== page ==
Science, cellular radiation and media coverage: manipulating public perception

Last month the American National Toxicology Program (NTP) released two new draft studies reviewing the long-term effects of exposure to cellphone radiation. The studies received extensive media coverage worldwide with every media outlet choosing to present the results of the study from a different perspective. Such coverage has a great influence on public perception of the subject, as will be elaborated later on.

The NTP studies examined about 3,000 rodents whose health was monitored from in-utero to two years after their birth. The group exposed to the highest RF levels had tumors in the tissue surrounding nerves in the heart. Peculiarly the result appeared in male rats but not in females or in mice. The reports also point out that it is unclear if the appearance of tumors were related to RF.

These results were showcased in several different ways in the media, a key player in the process of shaping public opinion. People today lack time and interest in dwelving deeper into such studies, a fact which only reinforces the power of headlines in shaping the initial opinion of the individual and the public perception as a whole. Quite a few media outlets chose to present the research findings in a way that amplifies public fear and emphasizes the risk to their lives. Some did so explicitly, while others were covert in their phrasing, manipulating the message through imagery. The following are some prominent examples of leading media outlets’ headlines:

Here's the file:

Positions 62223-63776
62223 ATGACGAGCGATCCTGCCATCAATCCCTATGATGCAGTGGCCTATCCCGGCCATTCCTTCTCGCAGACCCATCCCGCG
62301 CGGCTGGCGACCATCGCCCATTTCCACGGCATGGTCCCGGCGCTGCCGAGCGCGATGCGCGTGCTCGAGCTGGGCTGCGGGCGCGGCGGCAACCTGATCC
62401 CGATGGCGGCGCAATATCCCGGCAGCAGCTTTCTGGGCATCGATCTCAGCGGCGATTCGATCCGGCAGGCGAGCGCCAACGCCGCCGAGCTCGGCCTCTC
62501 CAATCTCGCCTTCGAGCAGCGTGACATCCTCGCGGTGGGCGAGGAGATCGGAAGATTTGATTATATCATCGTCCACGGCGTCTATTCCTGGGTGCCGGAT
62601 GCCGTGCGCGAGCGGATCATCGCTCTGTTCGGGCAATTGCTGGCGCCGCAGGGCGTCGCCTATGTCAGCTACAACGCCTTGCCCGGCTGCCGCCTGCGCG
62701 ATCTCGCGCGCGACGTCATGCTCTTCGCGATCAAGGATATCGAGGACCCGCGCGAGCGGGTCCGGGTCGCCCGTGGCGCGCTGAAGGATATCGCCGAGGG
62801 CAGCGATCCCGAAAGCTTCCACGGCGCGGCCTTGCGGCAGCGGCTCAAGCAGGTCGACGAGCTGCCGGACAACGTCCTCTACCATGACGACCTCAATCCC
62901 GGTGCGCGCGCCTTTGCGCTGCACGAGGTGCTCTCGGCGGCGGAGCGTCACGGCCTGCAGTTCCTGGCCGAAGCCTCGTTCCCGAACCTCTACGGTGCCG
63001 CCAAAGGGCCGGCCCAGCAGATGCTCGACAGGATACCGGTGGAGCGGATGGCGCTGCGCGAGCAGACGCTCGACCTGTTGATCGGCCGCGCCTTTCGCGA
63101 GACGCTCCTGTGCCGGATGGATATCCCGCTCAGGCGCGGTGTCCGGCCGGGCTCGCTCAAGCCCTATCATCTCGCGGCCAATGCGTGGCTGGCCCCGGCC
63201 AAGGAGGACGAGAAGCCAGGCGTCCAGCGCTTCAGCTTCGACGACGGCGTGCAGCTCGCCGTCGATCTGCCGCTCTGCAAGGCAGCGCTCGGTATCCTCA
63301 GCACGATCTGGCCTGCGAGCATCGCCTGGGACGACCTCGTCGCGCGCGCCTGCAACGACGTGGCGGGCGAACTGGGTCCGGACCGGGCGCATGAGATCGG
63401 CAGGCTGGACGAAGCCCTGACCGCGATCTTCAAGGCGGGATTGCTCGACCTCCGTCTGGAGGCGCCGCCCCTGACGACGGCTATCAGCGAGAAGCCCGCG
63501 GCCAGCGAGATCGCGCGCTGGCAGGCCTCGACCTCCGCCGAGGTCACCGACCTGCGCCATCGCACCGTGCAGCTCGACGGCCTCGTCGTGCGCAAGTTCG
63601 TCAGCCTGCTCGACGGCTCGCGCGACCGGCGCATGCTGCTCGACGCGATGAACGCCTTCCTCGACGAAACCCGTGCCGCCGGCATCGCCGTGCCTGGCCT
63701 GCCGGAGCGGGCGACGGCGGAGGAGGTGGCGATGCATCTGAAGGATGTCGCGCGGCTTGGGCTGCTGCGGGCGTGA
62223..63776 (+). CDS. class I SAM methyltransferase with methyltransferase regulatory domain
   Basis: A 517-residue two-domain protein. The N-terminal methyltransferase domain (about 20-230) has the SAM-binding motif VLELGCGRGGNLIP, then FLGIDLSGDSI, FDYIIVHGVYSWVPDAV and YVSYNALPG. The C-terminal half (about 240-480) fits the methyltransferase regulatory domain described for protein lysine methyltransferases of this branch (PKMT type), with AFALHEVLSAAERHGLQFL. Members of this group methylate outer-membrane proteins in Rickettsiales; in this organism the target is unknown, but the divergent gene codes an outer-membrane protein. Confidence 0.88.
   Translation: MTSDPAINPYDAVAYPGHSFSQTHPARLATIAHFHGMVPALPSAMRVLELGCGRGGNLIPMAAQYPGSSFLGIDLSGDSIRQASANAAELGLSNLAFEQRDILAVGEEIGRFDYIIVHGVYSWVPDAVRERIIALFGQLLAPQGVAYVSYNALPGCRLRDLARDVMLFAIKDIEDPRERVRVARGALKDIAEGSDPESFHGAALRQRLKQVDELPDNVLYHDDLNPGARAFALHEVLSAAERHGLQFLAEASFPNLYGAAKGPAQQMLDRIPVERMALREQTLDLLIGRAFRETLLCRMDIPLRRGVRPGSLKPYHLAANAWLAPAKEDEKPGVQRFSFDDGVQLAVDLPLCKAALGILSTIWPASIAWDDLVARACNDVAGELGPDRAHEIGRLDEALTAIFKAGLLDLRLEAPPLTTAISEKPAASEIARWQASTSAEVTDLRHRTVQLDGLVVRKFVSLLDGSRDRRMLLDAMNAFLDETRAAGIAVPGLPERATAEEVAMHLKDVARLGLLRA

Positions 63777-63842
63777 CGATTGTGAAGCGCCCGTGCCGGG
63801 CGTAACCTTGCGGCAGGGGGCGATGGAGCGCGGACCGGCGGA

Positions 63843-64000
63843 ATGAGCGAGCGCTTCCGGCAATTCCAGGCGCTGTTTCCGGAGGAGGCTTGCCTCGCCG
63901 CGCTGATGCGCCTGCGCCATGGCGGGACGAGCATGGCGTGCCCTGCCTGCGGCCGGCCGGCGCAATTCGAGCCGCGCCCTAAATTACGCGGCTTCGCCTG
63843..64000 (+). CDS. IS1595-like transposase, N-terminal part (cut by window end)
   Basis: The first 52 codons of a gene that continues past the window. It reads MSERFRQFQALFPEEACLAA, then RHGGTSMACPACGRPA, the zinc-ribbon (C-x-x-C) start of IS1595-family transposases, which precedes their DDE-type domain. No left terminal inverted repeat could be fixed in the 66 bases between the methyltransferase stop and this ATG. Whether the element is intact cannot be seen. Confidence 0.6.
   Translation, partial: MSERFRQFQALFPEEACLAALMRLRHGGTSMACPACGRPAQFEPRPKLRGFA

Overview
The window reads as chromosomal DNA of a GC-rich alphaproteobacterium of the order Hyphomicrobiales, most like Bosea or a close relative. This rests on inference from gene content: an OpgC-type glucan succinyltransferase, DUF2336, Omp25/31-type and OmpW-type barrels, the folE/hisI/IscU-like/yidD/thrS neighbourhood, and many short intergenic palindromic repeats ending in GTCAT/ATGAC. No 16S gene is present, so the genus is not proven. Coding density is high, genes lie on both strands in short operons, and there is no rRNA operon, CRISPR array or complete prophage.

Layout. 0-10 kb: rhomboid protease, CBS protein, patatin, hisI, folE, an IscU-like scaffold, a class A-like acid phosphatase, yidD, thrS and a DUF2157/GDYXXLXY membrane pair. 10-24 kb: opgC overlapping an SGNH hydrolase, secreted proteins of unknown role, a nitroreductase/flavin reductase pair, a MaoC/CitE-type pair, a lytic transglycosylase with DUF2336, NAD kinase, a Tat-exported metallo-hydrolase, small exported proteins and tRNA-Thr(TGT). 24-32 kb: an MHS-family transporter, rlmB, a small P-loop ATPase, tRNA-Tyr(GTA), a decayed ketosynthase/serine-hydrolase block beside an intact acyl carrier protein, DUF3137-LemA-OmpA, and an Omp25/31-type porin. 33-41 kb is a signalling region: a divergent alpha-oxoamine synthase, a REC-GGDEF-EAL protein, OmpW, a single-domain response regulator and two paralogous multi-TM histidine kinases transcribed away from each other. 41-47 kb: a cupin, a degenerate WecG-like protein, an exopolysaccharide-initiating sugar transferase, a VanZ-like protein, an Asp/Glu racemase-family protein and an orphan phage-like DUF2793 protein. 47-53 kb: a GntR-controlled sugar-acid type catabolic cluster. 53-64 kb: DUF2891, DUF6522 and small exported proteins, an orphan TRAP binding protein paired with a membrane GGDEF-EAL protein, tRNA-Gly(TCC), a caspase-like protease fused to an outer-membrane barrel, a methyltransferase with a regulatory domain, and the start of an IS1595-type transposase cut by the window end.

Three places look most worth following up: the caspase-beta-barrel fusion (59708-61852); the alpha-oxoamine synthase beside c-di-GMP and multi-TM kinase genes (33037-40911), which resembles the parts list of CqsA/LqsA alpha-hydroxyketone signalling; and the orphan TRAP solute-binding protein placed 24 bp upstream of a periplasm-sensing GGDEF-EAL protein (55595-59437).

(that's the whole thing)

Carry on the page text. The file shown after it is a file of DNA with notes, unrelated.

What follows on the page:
NY Times: Cancer Risk From Cellphone Radiation Is Small, Studies Show 

Thedailystar:Do cell phones cause cancer?
YAHOO: Government Study Suggests Cell Phones May Cause Cancer in Rats
Newshub: US National Toxicology Programme finds link between cellphone radiation and tumours
TheGuardian: Cell phone radiation linked to cancer in rats in first-ever large U.S. government-funded study

Many studies have shown that when a seemingly positive message is conveyed to the public whilst containing negative words, the impression left on the public perception will be mostly negative-  as shown by The New York Post’s headline. At a first glance it’s reassuring, but a phrasing which includes a combination of words like “cell phone”, “radiation” and “kill you” will probably have the opposite effect on the reader:

Therefore it’s nearly impossible for the media to cover such a topic without raising public concern. An example of one media outlet that managed to do so is CNN:

CNN: Cell phone radiation study finds more questions than answers

And how was the study presented in Israel? Haaretz newspaper, which covered the story, mentioned in the headline the low risk, yet also combined it with words like “get cancer” and “cellular radiation”- a move that will probably leave a negative impression on the reader:

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